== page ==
On this day in 1790, Benjamin Franklin died. Franklin is one of the most well-known names in American history, and as such there is a lot of mythology surrounding his life and accomplishments. Did he really go outside and fly a kite with a key on the end?
The answer is we don’t know. He wrote about doing so, but it is thought by many historians that he was just positing a theory about what would happen if that situation was ever attempted. According to experts, actually doing this experiment would likely have led to Franklin’s death.
It is also well-known that electricity, which Ben Franklin supposedly “discovered” while performing that experiment, was something that had been known and studied for a long time before Franklin’s birth. There are even examples of the ancient Greeks working with harnessed electrical charges. It wasn’t until after Franklin’s death and well into the 19th century that electricity would have more applicable uses.
So if he didn’t do that, what did he do?
In addition to being a senior statesman, signer of the Declaration of Independence, and an Ambassador to France, his most notable accomplishment during his life was as a writer. Franklin’s writing and scholarly works are to this day praised by historians, He is also well-known for writing under assumed names.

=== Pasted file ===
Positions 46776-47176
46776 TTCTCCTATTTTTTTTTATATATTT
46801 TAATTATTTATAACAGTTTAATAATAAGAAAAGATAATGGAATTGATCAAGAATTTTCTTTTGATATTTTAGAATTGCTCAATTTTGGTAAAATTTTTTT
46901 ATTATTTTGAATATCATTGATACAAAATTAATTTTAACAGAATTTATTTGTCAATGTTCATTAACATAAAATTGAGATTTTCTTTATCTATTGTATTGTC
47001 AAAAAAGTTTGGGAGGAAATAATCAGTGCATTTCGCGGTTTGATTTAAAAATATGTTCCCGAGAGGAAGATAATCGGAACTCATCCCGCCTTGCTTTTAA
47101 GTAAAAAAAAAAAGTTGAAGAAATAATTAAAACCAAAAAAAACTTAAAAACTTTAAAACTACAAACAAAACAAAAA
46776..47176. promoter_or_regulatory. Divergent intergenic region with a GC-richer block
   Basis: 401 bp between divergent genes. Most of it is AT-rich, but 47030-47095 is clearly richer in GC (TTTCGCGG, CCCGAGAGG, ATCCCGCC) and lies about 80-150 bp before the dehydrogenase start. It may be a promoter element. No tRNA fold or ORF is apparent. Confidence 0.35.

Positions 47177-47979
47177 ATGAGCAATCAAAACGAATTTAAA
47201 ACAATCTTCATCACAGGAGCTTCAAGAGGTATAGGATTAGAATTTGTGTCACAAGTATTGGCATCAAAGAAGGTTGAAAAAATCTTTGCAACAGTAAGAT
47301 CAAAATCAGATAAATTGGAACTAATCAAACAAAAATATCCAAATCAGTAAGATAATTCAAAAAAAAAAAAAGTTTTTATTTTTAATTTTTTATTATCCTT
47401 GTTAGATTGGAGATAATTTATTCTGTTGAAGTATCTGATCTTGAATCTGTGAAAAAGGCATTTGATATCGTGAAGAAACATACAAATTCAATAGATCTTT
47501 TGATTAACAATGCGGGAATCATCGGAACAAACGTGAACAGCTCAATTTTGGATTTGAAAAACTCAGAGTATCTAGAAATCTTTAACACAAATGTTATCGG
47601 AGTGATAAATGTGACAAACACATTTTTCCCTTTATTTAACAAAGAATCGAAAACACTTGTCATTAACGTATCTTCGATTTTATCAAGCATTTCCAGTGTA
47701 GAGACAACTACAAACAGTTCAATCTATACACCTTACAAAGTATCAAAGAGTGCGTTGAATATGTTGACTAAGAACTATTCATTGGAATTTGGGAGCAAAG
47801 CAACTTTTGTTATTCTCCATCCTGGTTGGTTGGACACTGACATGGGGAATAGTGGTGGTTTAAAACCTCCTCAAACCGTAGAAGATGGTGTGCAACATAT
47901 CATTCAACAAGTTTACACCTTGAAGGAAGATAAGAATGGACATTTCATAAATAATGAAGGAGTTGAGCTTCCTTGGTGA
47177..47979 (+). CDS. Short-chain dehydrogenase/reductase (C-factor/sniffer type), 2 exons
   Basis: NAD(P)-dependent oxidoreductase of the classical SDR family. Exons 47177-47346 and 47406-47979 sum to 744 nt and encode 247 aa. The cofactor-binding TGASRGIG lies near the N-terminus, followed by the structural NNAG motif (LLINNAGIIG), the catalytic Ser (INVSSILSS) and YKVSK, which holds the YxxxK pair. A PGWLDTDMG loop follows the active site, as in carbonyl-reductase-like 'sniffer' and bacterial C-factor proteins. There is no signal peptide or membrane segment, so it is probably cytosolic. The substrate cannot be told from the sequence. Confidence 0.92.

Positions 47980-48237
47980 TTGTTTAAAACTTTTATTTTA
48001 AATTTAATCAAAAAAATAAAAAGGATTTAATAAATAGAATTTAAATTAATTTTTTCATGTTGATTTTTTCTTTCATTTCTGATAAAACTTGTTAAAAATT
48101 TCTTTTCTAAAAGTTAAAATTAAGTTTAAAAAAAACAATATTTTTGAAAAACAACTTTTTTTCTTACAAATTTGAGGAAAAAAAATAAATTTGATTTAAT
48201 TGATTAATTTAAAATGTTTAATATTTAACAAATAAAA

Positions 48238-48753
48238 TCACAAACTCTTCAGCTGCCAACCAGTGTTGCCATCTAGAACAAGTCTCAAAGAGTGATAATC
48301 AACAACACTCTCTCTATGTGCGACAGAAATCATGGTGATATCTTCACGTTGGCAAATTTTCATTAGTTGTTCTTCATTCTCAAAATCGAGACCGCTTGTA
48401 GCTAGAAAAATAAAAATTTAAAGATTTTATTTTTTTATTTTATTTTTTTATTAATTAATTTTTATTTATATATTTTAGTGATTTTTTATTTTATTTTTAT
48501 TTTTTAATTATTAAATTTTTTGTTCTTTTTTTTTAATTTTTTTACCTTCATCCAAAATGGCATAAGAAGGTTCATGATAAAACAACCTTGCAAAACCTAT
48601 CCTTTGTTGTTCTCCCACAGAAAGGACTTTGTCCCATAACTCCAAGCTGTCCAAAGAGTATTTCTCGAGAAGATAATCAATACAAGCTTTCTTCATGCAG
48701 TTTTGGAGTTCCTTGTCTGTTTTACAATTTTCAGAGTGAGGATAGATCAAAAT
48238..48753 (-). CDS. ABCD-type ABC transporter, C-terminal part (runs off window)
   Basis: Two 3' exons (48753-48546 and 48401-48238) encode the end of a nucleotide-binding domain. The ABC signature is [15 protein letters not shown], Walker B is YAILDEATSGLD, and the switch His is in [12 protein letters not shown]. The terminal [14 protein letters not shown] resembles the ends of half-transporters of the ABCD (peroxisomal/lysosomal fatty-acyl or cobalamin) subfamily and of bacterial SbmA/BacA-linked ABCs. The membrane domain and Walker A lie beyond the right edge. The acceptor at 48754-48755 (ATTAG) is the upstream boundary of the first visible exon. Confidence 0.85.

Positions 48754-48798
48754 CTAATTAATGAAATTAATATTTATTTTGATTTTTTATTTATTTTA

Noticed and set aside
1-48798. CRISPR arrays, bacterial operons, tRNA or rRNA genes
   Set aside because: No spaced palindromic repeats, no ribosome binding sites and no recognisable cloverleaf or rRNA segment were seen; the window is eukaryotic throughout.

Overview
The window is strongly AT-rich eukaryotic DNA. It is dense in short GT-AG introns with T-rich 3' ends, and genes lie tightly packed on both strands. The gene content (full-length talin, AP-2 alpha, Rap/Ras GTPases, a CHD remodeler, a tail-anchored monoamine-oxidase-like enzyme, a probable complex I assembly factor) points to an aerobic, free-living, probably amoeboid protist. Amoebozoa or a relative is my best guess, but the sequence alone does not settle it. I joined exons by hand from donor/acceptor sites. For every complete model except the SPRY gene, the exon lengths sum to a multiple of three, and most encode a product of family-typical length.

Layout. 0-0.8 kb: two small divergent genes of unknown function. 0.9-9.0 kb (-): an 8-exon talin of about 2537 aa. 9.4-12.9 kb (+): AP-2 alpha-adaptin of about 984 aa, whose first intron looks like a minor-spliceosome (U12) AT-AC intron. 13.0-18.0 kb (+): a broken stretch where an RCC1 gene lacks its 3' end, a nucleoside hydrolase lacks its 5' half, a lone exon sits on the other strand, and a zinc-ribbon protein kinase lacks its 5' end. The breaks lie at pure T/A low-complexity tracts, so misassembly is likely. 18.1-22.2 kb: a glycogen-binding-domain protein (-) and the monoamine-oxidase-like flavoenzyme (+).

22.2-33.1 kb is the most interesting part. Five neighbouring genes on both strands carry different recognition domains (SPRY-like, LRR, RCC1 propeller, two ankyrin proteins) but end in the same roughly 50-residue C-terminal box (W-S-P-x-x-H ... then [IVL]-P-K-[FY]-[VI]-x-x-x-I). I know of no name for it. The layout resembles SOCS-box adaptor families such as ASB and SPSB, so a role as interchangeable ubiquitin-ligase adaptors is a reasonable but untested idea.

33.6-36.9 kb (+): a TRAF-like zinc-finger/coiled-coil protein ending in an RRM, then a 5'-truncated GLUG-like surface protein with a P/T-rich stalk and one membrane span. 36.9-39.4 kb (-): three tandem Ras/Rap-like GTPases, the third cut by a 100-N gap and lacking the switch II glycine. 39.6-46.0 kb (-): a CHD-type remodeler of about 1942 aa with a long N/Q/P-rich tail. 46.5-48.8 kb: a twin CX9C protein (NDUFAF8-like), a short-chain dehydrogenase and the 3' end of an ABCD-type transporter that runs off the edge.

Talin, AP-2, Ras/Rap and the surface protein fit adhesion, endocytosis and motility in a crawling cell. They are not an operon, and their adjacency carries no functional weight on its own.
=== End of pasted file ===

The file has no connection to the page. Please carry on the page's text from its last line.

His letters to the New England Courant in 1722 under the name Silence Dogood were some of the first writings of his ever published, and are well documented. They even made an appearance on the big screen in the film National Treasure.
Franklin served in many offices, including:
- Sixth President of Pennsylvania (1785-1788)
- The U.S. Minister to Sweden (1782-1783)
- U.S. Minister to France (1778-1785)
- 1st U.S. Postmaster General (1775-1776)
- Speaker of the Pennsylvania Assembly (1764)
Franklin also helped Thomas Jefferson and John Adams design the official seal of the United States (though their design wasn’t used, they started the process). His funeral in 1790 was one of the largest held in the U.S. up to that point, with nearly 20,000 in attendance.
Franklin is on the $100 bill, has statues and memorials in both Pennsylvania and Washington, D.C., and is the subject of hundreds of biographies and essays. So while there are myths surrounding his life, he will always remain one of the most well-known Americans of all time.